‘So my leaf has fallen?’ I asked, as the vision faded and the bell for ‘time’ and the sound of glasses being loaded into a dishwasher faded in.

‘Well no, actually, it’s still attached. Metaphorically. You see, I also come to those who long for me. And you were longing for me, weren’t you Dorothy?’

I shivered. How long since anyone had called me that? The girls at the shop where I worked invariably called me ‘Mrs Hodge’.

‘So many deaths,’ he said. ‘Oh Dorothy, I long for there to be no more deaths, for rest and sleep. I’m sick of the expressions on people’s faces. The fear, the shock, the pious acceptance, the – whatever. But Azrael will be the last to die. At the Second Trump. Judgment Day and all that.’

‘This dress is killing me,’ I said. ‘It’s far too tight and my stomach hurts from holding it in.’

‘Your place?’ he said.

And that’s how it happened, in a roundabout way, that I got laid by an Archangel, his new black brogues under the bed, waiting for morning. And how we came to be here, in Skegness, walking hand in hand along the front like an old married couple, thanks to my thousand pounds and a seemingly inexhaustible supply of angel dust. An unexpected break, or a permanent escape? Who knew? I knew I would never go back to the shoe shop and, temporarily at least, people had stopped dying; all over the world, in car crashes, hospitals and natural disasters. Sooner or later, of course, somebody would notice. I didn’t want to die right this minute. Somehow, knowing that I could, and that my dear Azrael would come to me whenever I longed for him, it no longer seemed so urgent.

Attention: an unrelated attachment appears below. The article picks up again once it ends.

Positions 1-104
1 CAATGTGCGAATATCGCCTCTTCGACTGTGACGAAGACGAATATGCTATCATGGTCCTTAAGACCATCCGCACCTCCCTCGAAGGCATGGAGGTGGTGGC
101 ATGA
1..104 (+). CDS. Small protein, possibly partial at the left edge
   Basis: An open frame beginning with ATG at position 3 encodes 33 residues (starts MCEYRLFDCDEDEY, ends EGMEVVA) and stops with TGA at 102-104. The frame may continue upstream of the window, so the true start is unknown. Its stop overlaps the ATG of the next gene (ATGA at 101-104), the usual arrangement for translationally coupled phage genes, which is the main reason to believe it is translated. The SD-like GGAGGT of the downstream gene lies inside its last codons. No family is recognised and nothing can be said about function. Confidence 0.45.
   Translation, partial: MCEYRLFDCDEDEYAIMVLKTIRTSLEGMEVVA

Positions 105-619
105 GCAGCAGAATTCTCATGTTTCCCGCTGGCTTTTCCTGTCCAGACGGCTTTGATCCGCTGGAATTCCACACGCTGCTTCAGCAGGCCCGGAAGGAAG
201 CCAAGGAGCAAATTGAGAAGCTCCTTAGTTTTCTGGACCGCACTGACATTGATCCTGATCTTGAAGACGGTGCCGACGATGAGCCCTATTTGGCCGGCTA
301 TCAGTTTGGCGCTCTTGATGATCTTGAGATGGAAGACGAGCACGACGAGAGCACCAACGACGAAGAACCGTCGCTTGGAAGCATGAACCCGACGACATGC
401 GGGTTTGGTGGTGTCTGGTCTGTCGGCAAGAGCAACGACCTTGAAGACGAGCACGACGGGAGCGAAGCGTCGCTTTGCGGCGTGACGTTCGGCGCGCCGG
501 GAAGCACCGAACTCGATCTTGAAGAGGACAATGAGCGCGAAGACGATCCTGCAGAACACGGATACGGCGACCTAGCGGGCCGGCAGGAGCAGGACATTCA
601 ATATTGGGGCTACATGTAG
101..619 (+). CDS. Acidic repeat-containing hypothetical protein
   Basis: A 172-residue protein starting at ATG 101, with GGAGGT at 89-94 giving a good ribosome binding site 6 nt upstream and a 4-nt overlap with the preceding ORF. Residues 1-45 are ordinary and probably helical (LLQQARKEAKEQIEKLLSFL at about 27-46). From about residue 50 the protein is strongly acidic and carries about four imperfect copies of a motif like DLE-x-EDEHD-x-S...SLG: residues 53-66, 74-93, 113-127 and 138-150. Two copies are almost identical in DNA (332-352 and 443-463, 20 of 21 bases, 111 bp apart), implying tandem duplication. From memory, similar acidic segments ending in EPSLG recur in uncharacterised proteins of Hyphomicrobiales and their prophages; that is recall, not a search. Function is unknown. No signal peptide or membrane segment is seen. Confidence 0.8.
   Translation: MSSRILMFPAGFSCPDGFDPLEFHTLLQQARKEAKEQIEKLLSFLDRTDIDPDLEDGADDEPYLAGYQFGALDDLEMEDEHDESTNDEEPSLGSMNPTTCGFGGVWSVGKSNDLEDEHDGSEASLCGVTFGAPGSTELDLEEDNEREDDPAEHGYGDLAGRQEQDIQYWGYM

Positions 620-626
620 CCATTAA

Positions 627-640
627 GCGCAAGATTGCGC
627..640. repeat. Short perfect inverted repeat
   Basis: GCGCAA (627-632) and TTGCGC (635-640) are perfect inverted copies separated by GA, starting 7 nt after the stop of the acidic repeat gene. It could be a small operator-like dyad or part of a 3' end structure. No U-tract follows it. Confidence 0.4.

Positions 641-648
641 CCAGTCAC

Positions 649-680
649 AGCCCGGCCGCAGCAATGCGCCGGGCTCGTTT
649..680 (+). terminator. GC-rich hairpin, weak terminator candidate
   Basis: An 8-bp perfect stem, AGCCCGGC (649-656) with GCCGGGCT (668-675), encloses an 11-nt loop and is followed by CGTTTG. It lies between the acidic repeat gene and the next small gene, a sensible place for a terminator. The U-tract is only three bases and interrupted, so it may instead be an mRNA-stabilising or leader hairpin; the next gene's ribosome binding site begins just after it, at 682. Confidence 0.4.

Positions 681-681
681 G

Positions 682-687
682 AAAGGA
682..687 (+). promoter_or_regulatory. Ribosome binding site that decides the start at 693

We were looking out to sea one evening, leaning on the rail, as the sun drowned quietly and spectacularly in the drink. I imagined mermaids, fishes, the hissing and bubbling of the water as the sun slid into and under it. I suddenly remembered having been here before. In the early fifties, it must have been, with Mum and Dad and the dogs. Mum was happier then. She held the dogs on a lead, and Dad held my hand. A tall, dark man in a crumpled demob suit. I can’t make out his face against the sun, but I’ll be seeing him soon enough. And my precious babies.

So yah-boo-sucks to you, Muriel Gray